We now return you to normal programming…..

        • Paul Smith  October 30, 2012

          Why was he dressed as a monk in The Daleks’ Master Plan, then?

          • John Miller  October 30, 2012

            Sigh. He had only just left 1066 England, and hadn’t had time to change yet. The same way the TARDIS gang are still wearing their “The Crusades” clothes at the start of “The Space Museum”. The monk outfit also wouldn’t be conspicuous in Ancient Egypt.

            Seriously, though, is that the way certain’s peoples’ minds work? You know, how in a 90-minute movie which centres on 1 or 2 characters, there will be minor characters? There may be one person listed as “woman on bus” in the credits, who’s only in the movie for 25 seconds. But, believe it or not, that isn’t that character’s actual name. It’s just her one position when she appears briefly in a story centred around someone else. If her husband suggests going to dinner, her reply won’t be “Is the restaurant on a bus?” Because that’s where she is, THEN. Someone’s placement at one point in their life doesn’t define that person’s entire life.

          • Jazza1971  October 30, 2012

            I too can’t believe the way some peoples minds work. The last thread got closed to comments for the continuing of this argument, and so what do these people do? Do they realise that Neil doesn’t want threads hijacked with this on going discussion and leave it alone, or do they pig-headedly wait until the next story is posted up so they can continue from where they left off and thus end up getting another discussion thread closed? *sigh*

        • Nick Mays  October 30, 2012

          Coming soon, the renegade Time Lord known as…. The Banker!

          • John Miller  October 30, 2012

            Yes, the old DECA Gang back on Gallifrey had Honshu the Horse Box Man, Telemachus the Telephone Repairman, Mortimus the Monk, Abdul the Abjudicator, Barryanglenda the Banker, Commodus the Commissioner, Roj the Reverend, Plectrum the Plastics Salesman, Melvin the Melkur and Kalid. And only a complete %^#$ would suggest that ANY of them were actually The Master!

          • Wholahoop  October 30, 2012

            Or the Merchant

        • Wholahoop  October 30, 2012

          I believe I may have read somewhere that the actual Gallifreyan names would be unpronounceable to us mere mortals hence the adoption of more pronounceable monikers for our benefit.

          TBH I do not struggle with Theta Sigma unless that is another moniker which was actually The Tasigma perhaps, alhough why a timelord might name themselves after a small cageless cattery in Israel is beyond me

        • Wholahoop  October 30, 2012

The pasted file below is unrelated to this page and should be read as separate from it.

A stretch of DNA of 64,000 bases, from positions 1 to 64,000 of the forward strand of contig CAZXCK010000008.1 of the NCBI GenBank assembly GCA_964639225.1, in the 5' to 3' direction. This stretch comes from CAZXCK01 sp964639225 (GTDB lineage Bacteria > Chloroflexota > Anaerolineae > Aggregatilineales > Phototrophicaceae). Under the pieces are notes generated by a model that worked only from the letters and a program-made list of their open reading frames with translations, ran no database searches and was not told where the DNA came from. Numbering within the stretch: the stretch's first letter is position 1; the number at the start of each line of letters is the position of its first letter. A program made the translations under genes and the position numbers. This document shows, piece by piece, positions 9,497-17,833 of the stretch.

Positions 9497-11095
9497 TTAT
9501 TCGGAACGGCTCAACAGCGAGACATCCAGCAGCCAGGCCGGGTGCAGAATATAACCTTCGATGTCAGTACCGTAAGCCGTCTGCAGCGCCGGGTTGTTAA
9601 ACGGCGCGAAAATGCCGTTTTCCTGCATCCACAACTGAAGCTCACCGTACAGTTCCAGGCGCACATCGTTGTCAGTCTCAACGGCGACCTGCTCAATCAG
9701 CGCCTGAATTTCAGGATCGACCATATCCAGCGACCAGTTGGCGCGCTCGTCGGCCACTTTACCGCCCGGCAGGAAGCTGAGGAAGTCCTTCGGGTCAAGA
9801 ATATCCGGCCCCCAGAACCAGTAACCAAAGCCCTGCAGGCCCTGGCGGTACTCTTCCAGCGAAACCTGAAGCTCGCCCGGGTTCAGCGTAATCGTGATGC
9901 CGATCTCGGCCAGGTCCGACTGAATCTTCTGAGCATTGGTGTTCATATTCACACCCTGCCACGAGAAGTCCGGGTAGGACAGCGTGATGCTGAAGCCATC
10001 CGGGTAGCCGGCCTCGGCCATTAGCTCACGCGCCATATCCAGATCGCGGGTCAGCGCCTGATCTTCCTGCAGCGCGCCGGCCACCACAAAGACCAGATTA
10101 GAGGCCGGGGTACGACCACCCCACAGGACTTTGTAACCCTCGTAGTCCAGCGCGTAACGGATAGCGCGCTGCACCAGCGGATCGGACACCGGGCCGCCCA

If I might interject here, as I have stated previously it was not my intention to offend with my facetious comment and as someone else correctly observed I was trying to make a joke of the nature of the discussion.

          Like I said, I promise not to mention this ever again as it is worse than any of the flamewars I ever experienced in RADW. It’s as if Yads is here, Solar Penguin please help, you are a RADW veteran

        • Wholahoop  October 30, 2012

          Could we just not agree to disagree and never mention this again?

      • solar penguin  October 30, 2012

        I wonder if Solon was actually the War Lord and only learned about Morbius from the War Chief…

        (Just kidding!)

        • Wholahoop  October 30, 2012

          That was not the help I was asking for!!!

          • solar penguin  October 30, 2012

            OK, you want serious help…

            It’s a pointless waste of time trying to play the Great Game with DW continuity. Sherlock Holmes fans can get away with it because Arthur Conan Doyle is conveniently dead and unable to add any new stories to the canon contradicting your theory that Irene Adler is Inspector Lestrade in drag (or whatever).

            But DW is unfortunately still a living, breathing canon, always changing, always evolving. There’s no point speculating or constructing over-elaborate fan theories, since eventually there’ll always be something, somewhere to contradict it. (And that goes for those writers who go out of their way to include their own theories in their own stories too.)

          • John Miller  October 30, 2012

            You” ll be saying it’s not real next!

          • John Williams  October 30, 2012

            Why don’t you all just stop hijacking the comments of every blog entry with this boring and pointless load of horseshit? Either shut up about it or fuck off somewhere else and talk about it there.

          • John Miller  October 30, 2012

            Language, Timothy.

          • solar penguin  October 30, 2012

            @John Williams. Look on the bright side. Because Neil skipped Shada, so far nobody’s noticed that Salyavin was the only prisoner ever to escape from the Time Lords’ prison, and the Master escaped from the Time Lords’ prison at the start of “Terror of the Autons”, thus proving that they’re the same character too…

            (Again, just kidding.)

          • John Miller  October 31, 2012

            Sorry… ๐Ÿ™‚